The Salzburg Festival's Young Singers Project goes into its fourth edition this summer. As usual, about ten hand-picked artists from around the world will be reporting for several weeks of boot camp in the many disciplines that make up the kit of the singing actor. They will attend rehearsals of mainstage productions, often as covers for the marquee names. For a grand finale, they will appear in concert during the final week of the festival, presumably all set to wow the assembled talent scouts, professional and amateur. But as always their true trial by fire is apt to take the form of public master classes in the cavernous auditorium of the university.
Having followed the master classes for a while, I ask myself what real purpose they serve. From the public's point of view, the entertaining ones tend to profit the students little, while those that do profit the students are apt to lack sparks.
Salzburg being Salzburg, the Young Singers Project attracts a dazzling guest faculty; unsurprisingly, the events are packed. In my experience, the young singers vary considerably in star potential but never fail to display world-class sportsmanship.
They need it.
I never clocked the precious time frittered away by their masters' displays of self-congratulation, self-aggrandizement, and self-indulgence, but it added up to quite a bit. I think of Barbara Bonney and Michael Schade, the original directors, reminiscing about auditions at which they entreated applicants to the program to stop screaming and to sing softly instead. If Ms. Bonney was to be believed, the babes in the woods were invariably nonplussed. Supposedly, all their regular teachers ever asked of them was to pump up the volume. (Sure.)
I think of Thomas Quasthoff strafing the public early on because two or three patrons had arrived late, sneering at the diction of singers for whom his native German was a foreign tongue, and—for his encore—tearing the Chinese bass Shenyang limb from limb for what he diagnosed as a catastrophically misguided technique.
"Who is telling you to darken your voice like that?," Mr. Quasthoff demanded. "Who says to make the sound so heavy? Two more years of this, and I guarantee you will be finished. Finished." Maybe Shenyang—at the time the darling of kingmakers all around Lincoln Center—needed to hear this. But so brutally? And in public?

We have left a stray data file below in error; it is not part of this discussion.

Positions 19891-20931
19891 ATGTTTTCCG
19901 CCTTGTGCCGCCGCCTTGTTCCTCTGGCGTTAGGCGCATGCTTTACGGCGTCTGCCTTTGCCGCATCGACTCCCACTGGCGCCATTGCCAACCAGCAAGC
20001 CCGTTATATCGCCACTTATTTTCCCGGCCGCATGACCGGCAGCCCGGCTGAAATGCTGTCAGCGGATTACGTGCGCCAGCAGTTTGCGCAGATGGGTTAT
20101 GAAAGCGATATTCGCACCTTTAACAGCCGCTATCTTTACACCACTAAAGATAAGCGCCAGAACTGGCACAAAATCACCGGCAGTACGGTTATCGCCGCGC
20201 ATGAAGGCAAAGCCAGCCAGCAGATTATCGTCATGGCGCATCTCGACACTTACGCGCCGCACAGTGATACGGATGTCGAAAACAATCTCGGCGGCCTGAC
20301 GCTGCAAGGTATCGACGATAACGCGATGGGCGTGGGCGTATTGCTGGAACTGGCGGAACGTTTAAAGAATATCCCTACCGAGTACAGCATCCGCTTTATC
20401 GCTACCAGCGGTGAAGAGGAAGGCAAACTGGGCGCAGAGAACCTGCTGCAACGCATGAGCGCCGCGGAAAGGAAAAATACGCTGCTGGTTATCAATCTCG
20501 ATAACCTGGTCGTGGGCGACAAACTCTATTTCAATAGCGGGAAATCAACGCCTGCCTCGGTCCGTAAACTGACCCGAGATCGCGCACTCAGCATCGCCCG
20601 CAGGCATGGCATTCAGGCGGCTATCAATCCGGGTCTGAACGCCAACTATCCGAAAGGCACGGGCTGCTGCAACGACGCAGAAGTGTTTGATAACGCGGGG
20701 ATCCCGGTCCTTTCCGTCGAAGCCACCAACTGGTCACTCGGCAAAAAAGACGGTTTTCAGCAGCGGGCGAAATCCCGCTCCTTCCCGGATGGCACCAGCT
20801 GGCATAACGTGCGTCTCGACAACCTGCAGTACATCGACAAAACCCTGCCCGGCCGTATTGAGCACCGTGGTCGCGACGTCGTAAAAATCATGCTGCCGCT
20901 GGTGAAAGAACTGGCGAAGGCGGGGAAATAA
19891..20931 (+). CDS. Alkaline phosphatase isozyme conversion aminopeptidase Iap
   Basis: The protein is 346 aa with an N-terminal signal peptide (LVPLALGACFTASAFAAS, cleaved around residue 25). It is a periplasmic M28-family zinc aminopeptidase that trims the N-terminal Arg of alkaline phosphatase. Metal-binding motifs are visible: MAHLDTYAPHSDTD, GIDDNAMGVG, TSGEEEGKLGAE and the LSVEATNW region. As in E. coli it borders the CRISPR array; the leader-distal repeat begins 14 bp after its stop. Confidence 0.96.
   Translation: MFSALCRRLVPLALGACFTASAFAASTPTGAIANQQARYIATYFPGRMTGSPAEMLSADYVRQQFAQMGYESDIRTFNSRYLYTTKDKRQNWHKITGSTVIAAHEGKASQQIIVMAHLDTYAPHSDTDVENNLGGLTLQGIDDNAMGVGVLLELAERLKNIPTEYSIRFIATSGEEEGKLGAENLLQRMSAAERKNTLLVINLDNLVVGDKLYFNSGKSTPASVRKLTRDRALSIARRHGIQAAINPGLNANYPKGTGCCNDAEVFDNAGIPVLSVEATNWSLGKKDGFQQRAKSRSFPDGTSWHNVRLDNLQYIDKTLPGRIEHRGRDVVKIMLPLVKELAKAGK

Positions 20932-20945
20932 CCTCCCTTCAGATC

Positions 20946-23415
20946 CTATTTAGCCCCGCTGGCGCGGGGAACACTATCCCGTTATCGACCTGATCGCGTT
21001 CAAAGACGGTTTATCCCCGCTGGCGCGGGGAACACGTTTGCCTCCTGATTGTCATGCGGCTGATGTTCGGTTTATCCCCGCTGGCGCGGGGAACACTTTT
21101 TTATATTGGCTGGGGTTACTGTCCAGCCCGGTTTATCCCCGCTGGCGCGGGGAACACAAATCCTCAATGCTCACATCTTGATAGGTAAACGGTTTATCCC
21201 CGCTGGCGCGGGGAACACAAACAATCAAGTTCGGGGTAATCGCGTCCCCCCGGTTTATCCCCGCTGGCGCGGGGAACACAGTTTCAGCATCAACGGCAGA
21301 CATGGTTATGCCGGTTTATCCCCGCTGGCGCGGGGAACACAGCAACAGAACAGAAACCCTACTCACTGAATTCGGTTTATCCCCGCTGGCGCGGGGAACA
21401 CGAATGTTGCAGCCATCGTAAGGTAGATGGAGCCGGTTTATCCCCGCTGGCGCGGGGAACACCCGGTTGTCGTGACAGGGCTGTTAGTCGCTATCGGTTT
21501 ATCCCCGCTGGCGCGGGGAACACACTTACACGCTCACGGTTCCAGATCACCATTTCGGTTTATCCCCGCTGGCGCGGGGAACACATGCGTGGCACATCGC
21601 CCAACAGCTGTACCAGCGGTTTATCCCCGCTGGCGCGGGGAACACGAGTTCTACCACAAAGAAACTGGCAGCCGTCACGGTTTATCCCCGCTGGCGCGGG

Happily, there are counterexamples. Coaching the class of 2008 in lieder of Brahms and Mahler, Christa Ludwig dispensed her critiques in occasionally humorous but unfailingly gracious fashion, leaving her love of the material to do the hard work. Mostly, one sensed her incontrovertible conviction that artistry takes a lifetime.
Joining the roster last summer, Thomas Allen delivered that same message in an impromptu bravura performance of his own."I was born Thomas Allen in Seaham Harbor, County Durham," he told one of his charges, "but that's just who I used to be. Now I'm Don Giovanni and Don Alfonso and Faninal and Beckmesser and all those other people I've had to become."
How would the Knight of the Woeful Countenance of Ravel's miniature song cycle "Don Quichotte à Dulcinée" serenade his lady while in his cups? Surely not with the Boy Scout decorum the first singer displayed that afternoon. Demonstrating, Mr. Allen reveled in brawling melismas and knock-kneed body language that made him seem a latter-day Falstaff next to a pipsqueak Bardolph. Later he acted a German soprano off the stage with a wistful impression of Massenet's Manon. That was after evoking a milkmaid with two left feet. That, he told her, was what she was doing. "I am?" she gasped, appealing to the audience with a grin. Give her points for good sportsmanship.
How long will it take for talent at this level to grow into the mastery of a Ludwig or an Allen? Who knows, but there was no sign of an imminent quantum leap. The work is slow. Last in the lineup and to my mind the most promising of Salzburg's young singers last summer was Andrè Schuen, an Italian baritone from the Southern Tyrol, who presented Ford's monologue from Verdi's Falstaff with a truthfulness of emotion that transcended tragicomic (or merely comic) bluster. Mr. Schuen's sound was noble, his diction incisive, leaving scant opening for didactic histrionics. Master that he is, Mr. Allen nevertheless saw where his junior colleague could press further. So he left off playing to the crowd, brought out the figurative magnifying glass, and focused on the basics that are also the fine points. "Ford asks whether this is a dream or reality," Mr. Allen said. "If it's a dream, what kind of a dream is it?"
Mr. Allen had turned a corner. From now on, the ears of third parties could only get in the way. The show was over. Time to get to work.